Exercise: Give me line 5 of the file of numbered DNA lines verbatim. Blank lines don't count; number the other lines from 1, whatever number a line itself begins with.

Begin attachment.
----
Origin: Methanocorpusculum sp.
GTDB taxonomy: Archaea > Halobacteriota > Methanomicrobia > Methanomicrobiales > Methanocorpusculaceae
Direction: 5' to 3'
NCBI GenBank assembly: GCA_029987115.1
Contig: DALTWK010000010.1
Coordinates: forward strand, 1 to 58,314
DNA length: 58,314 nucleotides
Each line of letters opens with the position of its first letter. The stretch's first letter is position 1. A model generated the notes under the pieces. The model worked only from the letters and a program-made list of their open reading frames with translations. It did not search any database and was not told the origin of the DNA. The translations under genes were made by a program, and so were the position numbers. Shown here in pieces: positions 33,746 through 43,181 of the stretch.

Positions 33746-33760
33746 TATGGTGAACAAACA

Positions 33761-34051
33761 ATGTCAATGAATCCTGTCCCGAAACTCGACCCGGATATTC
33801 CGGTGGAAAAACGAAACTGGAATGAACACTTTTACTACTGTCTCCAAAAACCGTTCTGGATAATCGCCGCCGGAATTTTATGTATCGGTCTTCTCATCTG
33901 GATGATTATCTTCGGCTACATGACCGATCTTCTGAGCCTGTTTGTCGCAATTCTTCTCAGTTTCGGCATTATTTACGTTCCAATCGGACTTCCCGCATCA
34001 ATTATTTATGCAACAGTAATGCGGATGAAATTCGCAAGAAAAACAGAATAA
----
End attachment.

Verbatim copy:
Contig: DALTWK010000010.1